Intel has enlisted chip rivals to push for making parallel programming a higher priority on computer science courses.
Intel will kick-off its campaign at Supercomputing 08 in Austin, Texas next week, during a Monday session called There Is No More Sequential Programming. Why Are We Still Teaching It?.
Representatives from AMD, Nvidia, and Sun Microsystems will join Intel along with individuals from academia and the open source movement to discuss how the industry can get universities to break with their attachment to traditional sequential programming.
The panel will also be used to set up a working group that "will develop and recommend a practical means for creating an undergraduate curriculum with parallelism at its core", Intel said.
Intel said a shift to parallel programming is essential given that "all major manufacturers have moved to a many core architecture and current generation CPU, GPU or ASIC designs cannot be efficiently programmed without knowledge of parallel programming".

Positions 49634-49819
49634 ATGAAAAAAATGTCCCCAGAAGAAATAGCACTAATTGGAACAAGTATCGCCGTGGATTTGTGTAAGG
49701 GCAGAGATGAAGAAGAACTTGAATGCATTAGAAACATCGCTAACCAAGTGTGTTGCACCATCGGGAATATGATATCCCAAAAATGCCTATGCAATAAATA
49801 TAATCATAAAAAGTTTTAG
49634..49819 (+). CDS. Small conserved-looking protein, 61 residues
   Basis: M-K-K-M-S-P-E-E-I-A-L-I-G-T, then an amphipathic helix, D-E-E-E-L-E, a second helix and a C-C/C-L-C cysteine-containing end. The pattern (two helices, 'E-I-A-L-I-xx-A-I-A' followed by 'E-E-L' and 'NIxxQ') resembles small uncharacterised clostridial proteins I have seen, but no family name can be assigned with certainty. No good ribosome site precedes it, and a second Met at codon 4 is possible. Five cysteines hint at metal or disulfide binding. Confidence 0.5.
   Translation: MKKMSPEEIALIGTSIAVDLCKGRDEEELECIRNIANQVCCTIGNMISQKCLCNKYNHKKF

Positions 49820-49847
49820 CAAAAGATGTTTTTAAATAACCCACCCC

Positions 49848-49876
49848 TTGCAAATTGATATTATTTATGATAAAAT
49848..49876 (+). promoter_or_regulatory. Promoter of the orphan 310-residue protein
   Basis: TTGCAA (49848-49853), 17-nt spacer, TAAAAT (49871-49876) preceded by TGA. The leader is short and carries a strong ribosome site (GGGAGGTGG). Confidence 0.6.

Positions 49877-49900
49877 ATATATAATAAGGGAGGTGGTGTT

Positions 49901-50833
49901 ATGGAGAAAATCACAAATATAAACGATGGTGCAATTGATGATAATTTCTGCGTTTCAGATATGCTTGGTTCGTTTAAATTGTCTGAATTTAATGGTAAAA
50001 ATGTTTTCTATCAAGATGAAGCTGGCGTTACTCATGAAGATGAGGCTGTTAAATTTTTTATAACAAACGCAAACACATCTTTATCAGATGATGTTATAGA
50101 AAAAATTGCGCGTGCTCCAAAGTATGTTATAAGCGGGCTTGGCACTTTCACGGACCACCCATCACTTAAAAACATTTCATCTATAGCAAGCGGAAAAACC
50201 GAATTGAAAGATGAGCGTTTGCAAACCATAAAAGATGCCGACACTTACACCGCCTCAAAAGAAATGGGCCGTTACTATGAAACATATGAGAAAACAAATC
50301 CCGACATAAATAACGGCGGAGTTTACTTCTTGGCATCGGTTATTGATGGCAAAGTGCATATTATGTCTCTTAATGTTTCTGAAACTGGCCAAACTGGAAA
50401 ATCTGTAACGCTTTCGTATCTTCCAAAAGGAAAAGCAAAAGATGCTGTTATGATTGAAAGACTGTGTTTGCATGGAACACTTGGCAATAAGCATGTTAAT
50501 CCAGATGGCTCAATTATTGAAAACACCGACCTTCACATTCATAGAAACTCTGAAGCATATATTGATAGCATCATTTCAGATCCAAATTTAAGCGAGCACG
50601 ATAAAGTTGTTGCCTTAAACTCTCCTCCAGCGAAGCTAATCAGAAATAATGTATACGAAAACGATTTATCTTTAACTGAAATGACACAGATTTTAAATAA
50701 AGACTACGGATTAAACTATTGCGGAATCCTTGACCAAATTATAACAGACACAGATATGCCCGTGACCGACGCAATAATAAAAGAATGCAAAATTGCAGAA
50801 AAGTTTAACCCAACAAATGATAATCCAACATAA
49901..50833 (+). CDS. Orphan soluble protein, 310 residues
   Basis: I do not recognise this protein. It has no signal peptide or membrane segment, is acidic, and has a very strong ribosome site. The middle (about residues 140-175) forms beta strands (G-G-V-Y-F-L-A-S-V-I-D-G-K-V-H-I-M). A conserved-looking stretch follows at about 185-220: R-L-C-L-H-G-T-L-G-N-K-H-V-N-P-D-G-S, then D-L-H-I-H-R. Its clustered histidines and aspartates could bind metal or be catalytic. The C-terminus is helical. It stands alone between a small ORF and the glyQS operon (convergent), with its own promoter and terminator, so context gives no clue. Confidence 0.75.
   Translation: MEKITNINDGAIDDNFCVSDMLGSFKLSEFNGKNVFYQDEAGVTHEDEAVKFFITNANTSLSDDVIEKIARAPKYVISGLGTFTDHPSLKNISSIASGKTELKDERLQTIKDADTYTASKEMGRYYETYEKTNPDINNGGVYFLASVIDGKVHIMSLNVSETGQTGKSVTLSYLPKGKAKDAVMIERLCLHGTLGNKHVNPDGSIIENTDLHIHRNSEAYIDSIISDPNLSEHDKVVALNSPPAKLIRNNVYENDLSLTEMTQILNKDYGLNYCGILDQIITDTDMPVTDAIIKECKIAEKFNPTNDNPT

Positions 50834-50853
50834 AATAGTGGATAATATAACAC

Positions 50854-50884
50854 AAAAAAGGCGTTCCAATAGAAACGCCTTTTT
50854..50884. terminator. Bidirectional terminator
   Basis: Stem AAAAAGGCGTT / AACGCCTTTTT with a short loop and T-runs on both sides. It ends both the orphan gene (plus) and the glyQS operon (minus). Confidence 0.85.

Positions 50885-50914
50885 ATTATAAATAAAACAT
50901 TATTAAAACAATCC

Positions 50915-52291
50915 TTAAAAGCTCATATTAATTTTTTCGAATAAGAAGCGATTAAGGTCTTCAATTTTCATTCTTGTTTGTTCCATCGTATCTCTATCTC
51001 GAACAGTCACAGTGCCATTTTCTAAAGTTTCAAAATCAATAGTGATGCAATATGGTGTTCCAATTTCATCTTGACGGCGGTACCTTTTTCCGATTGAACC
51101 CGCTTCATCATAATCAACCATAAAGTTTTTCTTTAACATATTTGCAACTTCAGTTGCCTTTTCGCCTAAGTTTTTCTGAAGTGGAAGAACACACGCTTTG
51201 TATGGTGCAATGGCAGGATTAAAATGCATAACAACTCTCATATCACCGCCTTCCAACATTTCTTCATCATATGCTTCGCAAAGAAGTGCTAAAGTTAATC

No one, of course, is arguing about the need for strategies to deal with programming multiprocessor chip architectures. There is, however, some controversy over how this should be achieved.
Next Monday's discussion looks set to be interesting. Intel has posted a set of questions submitted by some unidentified participants and disagreement is already evident.
Some think this is "too hard" a subject to teach while others believe sequential programming is a prerequisite for parallel programming. Those who cannot make it to Austin can register here for a Webinar later in the week. ®
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